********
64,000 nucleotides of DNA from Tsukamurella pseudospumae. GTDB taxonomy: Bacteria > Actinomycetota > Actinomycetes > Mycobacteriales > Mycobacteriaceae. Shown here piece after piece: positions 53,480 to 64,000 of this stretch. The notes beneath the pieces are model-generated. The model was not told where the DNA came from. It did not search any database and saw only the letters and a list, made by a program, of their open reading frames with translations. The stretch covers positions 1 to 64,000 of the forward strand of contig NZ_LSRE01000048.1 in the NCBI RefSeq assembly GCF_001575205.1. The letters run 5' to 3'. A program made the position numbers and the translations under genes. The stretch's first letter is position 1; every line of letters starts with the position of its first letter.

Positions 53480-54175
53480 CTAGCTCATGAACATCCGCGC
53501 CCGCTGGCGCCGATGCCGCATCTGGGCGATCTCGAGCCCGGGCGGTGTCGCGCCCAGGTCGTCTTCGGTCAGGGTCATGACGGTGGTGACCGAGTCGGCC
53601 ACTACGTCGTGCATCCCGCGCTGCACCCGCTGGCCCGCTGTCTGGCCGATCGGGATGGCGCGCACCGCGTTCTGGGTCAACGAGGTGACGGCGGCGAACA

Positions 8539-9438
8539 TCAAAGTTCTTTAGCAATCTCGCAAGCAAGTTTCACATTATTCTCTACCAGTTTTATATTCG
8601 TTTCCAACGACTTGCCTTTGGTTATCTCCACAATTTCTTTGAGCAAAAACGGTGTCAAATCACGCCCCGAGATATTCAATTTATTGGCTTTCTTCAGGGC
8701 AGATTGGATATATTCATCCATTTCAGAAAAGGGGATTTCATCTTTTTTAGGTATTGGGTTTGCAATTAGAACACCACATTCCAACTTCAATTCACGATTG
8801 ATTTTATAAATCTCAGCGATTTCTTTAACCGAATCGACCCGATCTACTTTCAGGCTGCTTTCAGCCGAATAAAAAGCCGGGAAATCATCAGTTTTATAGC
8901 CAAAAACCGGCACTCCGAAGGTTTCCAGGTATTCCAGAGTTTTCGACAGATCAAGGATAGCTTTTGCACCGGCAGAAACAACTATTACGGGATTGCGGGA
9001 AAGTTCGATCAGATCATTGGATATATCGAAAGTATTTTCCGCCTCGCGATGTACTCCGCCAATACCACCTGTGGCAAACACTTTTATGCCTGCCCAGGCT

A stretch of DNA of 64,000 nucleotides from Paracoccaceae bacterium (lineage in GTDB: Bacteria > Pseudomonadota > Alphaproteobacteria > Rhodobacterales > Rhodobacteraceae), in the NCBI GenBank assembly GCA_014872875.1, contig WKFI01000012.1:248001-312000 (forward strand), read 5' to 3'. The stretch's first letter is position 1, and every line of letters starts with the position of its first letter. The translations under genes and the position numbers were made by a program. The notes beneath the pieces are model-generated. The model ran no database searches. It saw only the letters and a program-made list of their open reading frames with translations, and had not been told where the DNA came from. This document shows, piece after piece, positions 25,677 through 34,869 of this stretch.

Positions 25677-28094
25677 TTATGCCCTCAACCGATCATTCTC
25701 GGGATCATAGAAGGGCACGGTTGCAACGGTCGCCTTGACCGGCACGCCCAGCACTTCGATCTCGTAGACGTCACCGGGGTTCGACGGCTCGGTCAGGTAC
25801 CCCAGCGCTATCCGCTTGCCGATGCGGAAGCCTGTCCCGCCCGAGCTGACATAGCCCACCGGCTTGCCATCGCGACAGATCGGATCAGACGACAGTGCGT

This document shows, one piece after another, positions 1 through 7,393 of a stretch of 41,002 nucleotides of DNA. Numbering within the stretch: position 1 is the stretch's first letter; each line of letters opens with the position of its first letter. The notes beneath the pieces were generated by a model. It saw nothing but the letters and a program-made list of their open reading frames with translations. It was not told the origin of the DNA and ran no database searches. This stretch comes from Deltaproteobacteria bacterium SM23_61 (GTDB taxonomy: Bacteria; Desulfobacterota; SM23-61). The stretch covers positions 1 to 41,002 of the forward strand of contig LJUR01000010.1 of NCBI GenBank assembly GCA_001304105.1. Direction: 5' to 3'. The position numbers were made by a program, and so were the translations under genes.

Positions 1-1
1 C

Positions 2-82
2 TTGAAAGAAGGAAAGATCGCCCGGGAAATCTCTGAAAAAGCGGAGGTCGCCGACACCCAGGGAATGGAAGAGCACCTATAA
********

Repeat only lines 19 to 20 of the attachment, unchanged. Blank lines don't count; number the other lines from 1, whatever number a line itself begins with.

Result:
Positions 1-1
1 C